Easing My Sense Of Absence

June 3rd, 2014
my friend

my best friend as a child

My hairdresser recently asked me why I made a website. I told her I started it to promote my first manuscript. The blog thing sort of happened as an offshoot. But the story began when my brain caught fire. I wrote a book to explain what went down as I grew up.

In 1968,  my family suffered loss, with death and alcoholism. I was a lost girl, pretending to be ‘normal’ in the world.  That same year, my best girlfriend attacked her mom with scissors. Her family placed her in a crisis unit, and she never got out. She has been institutionalized her entire life.  No one really understood what happened, but people thought I ought to know, since I was her best friend around the time of her violent outburst.  I felt like I should know why she became a ‘paranoid schizophrenic.’ I didn’t know why illnesses get people like they do. 

For decades, I’ve felt loyal to my friend, made efforts to visit along with her sister, in various institutions, brought her presents, tried to connect her to the outside world.  At one of my last visits, her sister said to my friend, “If you stop stealing, they’ll let you out of this place.” Let her out???? Are you kidding???? By then, she’d been hospitalized 32 years.

I started writing from outrage. How could my friend cope in the outside world, having no skills to support herself? She’s in wards all day.  It started as a poem, then went to ranting about us both being crazy.  Both of us were drinking, smoking and doing substances as KIDS. Who’s crazy? I did the same stuff she did (except with the scissors), yet here I am in ‘the real world.’ I was three times a wife, a mother of two, professional teacher, and traveled the world more than once.   I moved into writing about my family’s background, since I better understood my house than hers. Why did things in my family fall apart?  I ended up with a memoir, weaving my story with my friend’s story.

After many edits, I let myself get deeply disappointed by the first editor I asked to review the work, who made it clear how much she disliked it.  I let that editor shame me, big-time.  I’m the one who took seven years to recover from exposing myself. I needed to develop thicker skin, and continue to believe in my story. I kept writing and rewriting through those years, though, crafting my style, enlarging sections, removing chunks of my family history that only interest me.

I gave various drafts to trusted people, and their comments helped me improve. I paid a professional to line-edit and suggest where the writing needed to go. That sainted editor read the thing twice. It was a far better book because of her efforts.  My intuition led me to Larry Fagin, a poet, teacher, editor living in New York.  He took a year and made my manuscript even more cohesive. Larry said his job was to “hover like a helicopter” over the work, and see the big picture.  Larry’s remarkable sensibility toward my style helped me better explain people in my story. He taught me how to distance myself from the work.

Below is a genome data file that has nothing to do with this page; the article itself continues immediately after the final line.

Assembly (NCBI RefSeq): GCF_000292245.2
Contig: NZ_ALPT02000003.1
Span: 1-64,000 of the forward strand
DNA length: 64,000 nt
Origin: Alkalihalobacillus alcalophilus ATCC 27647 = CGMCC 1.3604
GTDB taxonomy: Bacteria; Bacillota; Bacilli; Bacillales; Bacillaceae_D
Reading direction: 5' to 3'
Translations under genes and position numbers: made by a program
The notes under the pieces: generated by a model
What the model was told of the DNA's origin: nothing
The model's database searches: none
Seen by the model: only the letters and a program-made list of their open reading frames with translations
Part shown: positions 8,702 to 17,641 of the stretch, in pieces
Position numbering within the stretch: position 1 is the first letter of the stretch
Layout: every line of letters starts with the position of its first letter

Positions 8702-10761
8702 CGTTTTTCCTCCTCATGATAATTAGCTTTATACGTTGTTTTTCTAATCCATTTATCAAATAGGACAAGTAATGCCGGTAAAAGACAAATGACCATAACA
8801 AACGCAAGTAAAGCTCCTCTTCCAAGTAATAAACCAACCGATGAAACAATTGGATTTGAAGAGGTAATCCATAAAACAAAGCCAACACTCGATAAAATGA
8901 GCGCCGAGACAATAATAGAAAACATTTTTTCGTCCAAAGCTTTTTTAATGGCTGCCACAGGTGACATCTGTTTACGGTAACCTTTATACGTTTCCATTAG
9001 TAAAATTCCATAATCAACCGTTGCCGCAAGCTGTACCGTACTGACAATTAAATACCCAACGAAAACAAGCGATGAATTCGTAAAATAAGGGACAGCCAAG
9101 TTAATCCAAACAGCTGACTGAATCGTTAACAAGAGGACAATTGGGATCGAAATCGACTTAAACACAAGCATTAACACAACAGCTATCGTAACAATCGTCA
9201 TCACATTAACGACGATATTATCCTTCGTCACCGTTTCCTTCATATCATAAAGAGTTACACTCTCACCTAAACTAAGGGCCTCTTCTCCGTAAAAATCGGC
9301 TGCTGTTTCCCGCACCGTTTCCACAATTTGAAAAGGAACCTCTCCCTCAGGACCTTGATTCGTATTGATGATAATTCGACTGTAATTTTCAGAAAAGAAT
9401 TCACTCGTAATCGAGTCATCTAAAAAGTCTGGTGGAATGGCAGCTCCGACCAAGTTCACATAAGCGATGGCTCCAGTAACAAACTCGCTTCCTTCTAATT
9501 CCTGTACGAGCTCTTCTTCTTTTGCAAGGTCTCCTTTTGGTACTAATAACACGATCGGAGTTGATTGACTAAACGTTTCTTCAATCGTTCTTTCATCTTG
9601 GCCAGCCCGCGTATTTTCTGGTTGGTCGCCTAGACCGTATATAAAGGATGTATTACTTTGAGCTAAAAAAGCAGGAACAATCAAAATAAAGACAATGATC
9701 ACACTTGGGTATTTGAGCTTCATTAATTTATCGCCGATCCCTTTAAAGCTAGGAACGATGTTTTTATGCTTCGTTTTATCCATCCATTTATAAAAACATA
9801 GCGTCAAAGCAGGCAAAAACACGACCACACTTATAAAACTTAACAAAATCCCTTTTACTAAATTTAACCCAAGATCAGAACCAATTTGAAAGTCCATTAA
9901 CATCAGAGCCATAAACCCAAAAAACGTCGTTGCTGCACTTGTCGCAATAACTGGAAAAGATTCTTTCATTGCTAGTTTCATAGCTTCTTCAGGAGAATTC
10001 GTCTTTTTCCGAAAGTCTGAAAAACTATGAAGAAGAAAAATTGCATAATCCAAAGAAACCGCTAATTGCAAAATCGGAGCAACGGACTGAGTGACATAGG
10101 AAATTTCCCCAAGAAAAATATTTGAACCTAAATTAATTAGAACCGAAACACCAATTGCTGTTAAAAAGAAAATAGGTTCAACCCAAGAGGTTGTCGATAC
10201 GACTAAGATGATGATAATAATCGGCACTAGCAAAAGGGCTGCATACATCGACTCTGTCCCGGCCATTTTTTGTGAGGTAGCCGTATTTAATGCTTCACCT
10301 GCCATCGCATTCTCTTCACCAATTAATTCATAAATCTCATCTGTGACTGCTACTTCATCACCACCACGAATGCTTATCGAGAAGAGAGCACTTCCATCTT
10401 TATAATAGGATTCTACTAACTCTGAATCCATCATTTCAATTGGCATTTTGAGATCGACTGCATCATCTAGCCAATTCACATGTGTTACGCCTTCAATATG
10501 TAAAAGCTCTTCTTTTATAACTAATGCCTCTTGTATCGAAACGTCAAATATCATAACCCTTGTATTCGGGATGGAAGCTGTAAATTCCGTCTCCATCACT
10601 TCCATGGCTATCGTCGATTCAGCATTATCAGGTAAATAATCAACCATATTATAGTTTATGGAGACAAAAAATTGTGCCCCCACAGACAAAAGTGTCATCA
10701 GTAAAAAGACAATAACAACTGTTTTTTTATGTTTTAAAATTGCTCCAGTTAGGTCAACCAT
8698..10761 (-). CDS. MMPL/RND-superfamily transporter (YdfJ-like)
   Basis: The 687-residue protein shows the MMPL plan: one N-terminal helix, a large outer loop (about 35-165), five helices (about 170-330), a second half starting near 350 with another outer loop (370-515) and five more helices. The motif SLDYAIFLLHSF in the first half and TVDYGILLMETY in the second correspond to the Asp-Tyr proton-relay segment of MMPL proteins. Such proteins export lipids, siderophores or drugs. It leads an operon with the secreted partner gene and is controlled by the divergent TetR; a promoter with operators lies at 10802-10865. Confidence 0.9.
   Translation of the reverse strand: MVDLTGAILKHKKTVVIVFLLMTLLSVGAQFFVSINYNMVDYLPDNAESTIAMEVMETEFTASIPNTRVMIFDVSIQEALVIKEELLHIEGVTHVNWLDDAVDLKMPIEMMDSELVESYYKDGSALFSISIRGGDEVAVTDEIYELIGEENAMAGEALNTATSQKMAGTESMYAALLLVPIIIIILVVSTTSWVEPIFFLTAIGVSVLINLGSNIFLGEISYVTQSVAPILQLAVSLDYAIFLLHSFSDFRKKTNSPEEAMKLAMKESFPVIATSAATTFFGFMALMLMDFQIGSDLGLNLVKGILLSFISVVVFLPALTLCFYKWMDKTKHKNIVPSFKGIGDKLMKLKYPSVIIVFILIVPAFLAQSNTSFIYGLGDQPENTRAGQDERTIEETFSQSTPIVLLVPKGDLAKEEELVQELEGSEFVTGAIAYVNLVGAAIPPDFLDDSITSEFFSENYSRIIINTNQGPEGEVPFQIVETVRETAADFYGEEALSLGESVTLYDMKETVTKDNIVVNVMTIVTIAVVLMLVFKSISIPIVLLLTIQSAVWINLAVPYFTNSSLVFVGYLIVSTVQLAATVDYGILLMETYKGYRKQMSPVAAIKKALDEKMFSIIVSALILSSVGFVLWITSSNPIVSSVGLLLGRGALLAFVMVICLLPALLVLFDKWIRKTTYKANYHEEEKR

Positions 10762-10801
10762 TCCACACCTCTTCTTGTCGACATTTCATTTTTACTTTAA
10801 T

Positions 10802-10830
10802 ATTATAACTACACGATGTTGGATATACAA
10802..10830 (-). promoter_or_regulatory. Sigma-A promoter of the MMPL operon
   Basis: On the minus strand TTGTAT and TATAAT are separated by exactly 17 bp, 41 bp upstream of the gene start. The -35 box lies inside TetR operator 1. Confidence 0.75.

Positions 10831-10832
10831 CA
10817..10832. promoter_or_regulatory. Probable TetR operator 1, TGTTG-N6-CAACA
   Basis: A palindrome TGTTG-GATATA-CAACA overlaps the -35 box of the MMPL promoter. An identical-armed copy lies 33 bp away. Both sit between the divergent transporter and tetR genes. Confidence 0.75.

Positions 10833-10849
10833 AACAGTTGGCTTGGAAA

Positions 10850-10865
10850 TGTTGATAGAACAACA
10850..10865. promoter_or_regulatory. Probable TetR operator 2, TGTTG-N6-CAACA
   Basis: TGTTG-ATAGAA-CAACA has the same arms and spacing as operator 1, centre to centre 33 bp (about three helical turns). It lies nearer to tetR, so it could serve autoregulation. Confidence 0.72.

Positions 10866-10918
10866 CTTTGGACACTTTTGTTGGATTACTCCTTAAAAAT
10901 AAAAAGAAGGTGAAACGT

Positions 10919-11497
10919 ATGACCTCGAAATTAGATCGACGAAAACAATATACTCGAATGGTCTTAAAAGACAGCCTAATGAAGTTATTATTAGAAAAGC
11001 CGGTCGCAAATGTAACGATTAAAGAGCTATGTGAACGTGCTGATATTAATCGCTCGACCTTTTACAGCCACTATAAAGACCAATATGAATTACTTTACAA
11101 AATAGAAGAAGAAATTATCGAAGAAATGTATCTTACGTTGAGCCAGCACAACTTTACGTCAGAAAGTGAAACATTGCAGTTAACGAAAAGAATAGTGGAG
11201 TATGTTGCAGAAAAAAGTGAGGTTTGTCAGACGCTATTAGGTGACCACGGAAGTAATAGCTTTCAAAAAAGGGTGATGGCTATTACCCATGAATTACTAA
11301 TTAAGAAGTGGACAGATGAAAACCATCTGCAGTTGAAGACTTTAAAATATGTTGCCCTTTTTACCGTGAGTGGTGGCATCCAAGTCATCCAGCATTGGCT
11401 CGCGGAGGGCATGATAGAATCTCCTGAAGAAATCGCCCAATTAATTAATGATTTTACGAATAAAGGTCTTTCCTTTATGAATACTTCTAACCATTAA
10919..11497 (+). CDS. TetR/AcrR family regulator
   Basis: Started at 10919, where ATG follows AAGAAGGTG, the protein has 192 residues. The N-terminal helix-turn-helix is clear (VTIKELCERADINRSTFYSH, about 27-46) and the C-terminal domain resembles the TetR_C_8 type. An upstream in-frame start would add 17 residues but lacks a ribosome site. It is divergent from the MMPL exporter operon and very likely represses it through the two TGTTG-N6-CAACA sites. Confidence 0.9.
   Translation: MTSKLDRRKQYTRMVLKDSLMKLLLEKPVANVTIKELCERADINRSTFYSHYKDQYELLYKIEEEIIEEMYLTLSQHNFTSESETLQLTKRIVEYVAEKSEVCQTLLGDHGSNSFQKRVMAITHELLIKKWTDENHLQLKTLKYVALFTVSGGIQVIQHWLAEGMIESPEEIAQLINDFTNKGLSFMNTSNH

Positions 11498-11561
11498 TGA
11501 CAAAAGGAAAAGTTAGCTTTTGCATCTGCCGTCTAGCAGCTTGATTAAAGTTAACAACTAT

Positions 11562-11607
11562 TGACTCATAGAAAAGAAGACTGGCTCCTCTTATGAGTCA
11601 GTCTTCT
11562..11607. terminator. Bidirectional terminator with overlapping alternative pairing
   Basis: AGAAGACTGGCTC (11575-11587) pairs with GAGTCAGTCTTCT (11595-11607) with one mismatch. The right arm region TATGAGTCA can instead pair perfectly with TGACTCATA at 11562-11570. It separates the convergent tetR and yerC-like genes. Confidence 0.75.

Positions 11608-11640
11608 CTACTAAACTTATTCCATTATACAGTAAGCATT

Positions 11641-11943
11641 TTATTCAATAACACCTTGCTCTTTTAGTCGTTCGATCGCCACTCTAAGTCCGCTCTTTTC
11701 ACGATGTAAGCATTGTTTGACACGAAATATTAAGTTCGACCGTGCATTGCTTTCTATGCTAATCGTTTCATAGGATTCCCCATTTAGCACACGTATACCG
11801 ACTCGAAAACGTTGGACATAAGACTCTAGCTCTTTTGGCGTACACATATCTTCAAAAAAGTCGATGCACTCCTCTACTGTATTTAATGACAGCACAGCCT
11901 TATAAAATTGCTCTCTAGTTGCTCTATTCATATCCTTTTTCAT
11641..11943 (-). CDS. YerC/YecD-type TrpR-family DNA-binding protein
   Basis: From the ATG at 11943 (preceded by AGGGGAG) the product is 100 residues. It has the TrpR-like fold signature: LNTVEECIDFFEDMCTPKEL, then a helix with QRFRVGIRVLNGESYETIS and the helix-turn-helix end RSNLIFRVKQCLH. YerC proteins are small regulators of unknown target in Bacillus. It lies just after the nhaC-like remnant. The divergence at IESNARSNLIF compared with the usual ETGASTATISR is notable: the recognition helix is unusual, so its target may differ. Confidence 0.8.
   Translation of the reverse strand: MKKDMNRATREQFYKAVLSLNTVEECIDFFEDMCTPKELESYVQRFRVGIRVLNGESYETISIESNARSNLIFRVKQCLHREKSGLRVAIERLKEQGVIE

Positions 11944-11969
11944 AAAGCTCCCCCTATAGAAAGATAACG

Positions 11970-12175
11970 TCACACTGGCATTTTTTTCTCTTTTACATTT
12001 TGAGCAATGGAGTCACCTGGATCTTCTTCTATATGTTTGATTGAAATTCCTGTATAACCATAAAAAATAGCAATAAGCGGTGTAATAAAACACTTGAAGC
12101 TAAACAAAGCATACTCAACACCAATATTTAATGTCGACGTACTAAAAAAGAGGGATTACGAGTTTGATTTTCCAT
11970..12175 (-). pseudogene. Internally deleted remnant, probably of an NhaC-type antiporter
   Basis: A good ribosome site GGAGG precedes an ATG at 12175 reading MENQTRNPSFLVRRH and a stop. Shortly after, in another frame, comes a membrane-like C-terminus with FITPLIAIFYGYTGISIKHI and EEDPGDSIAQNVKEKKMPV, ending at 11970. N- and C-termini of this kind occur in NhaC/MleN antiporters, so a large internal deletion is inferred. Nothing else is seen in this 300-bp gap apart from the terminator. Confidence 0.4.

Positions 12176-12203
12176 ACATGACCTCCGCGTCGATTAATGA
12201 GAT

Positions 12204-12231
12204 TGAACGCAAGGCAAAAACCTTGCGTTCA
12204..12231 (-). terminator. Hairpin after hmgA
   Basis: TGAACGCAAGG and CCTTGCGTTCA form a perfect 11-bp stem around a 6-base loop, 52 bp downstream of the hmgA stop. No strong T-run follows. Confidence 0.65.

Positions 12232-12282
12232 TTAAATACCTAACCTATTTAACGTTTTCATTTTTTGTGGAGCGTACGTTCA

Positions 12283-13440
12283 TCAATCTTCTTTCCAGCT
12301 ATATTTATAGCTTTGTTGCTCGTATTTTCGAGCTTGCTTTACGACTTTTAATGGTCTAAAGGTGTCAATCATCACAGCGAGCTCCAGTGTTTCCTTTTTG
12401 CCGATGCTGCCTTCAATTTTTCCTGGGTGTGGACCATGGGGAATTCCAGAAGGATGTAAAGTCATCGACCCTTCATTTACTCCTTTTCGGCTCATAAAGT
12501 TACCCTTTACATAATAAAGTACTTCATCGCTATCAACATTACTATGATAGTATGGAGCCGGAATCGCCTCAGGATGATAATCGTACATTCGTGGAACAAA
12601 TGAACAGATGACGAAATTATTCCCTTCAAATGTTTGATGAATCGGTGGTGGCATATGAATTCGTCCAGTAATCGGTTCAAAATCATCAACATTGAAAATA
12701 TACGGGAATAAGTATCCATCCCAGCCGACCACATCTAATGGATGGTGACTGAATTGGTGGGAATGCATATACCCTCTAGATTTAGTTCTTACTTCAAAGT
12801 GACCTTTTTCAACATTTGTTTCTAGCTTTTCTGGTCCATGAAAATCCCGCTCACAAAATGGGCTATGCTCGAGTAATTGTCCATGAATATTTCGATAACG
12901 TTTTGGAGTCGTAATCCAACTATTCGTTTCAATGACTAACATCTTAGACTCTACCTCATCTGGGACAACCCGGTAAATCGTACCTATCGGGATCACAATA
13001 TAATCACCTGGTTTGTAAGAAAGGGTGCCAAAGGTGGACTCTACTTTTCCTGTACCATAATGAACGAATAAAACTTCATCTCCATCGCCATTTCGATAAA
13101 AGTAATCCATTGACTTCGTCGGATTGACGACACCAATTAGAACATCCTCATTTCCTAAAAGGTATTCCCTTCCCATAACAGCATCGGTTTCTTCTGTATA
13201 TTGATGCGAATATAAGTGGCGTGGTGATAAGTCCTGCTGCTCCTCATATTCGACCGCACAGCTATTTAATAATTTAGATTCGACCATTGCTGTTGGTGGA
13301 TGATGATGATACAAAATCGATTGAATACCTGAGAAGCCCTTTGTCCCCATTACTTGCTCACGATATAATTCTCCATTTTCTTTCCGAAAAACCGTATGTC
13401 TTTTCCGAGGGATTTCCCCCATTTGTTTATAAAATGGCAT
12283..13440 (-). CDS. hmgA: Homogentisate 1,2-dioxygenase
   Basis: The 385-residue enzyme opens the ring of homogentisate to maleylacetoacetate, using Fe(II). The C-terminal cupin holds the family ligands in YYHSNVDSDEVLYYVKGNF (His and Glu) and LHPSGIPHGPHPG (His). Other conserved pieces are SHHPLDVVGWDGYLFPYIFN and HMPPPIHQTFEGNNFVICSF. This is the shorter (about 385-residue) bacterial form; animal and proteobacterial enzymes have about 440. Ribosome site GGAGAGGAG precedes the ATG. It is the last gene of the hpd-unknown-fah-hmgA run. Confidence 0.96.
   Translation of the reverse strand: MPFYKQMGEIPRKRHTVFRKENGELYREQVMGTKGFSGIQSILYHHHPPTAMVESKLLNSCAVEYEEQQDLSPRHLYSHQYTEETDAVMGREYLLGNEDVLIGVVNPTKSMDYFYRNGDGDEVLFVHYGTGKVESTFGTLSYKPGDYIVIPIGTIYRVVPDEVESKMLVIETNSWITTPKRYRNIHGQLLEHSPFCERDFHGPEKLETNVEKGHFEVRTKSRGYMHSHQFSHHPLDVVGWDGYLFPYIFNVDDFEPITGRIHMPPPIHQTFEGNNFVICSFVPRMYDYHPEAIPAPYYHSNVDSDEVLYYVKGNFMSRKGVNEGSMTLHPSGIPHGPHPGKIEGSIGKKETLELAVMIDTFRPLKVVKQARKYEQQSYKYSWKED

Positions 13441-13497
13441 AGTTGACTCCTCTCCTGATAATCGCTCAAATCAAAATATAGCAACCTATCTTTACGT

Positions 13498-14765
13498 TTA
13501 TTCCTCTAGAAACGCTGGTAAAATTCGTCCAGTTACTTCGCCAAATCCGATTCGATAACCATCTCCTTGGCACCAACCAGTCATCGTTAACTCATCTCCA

The story is not ‘me’, even though it’s a true story. It’s writing, and has dignity. Larry encouraged me to look for publication. I continue to learning about publishing, and the differences between self-publishing and the ‘conventional’ publishing path. My manuscript is currently with a developmental editor, helping me with turning facts into more of a “page-turner”experience for the reader. Mary Rakow, a remarkable writer whom I respect, has consented this summer to help me polish the book.

I am on a huge learning curve, discovering the jobs involved with marketing and book distribution. These days, the Internet and Self-Publishing has redefined the overall publishing business. There is so much to be done, the author who writes a book and wants it published has to know about those other jobs, too.

‘Last Ones Standing’  explores what happened in my family. I face personal demons and learn about alcoholism and its consequences. I also accept that my friend and I are on different paths. I lost contact with her. I don’t know if she’s locked up or not, or if she’s still alive. Toward the end of our visits, it seemed we were still the same girl friends from so long ago, which made it more painful, because I felt a connection. But I cherish what I got, even for brief visits. Including her in my story eases my sense of absence.

No one’s left in my family of origin.  I am the last one standing.  It’s up to me to tell the tale.

One response to “Easing My Sense Of Absence”

  1. maryann gravitt says:

    i have been so busy that i had forgotten to be looking at your blog. my loss. i’ll dosome catching up. it’s great.

    wish i had known you when i was publishing the newsletter. just people writing — poetry, thoughts, fears, joys. i’ve kept it all thinking i’d some day start it up again. i wrote in the blog style, before we had the word “blog.” just trying to connect what i experienced in life with other people — and get them to do the same to see the wonder of life and the planet and each other.

    you’re doing great, pru. please don’t ever get discouraged again. i am admiring you.

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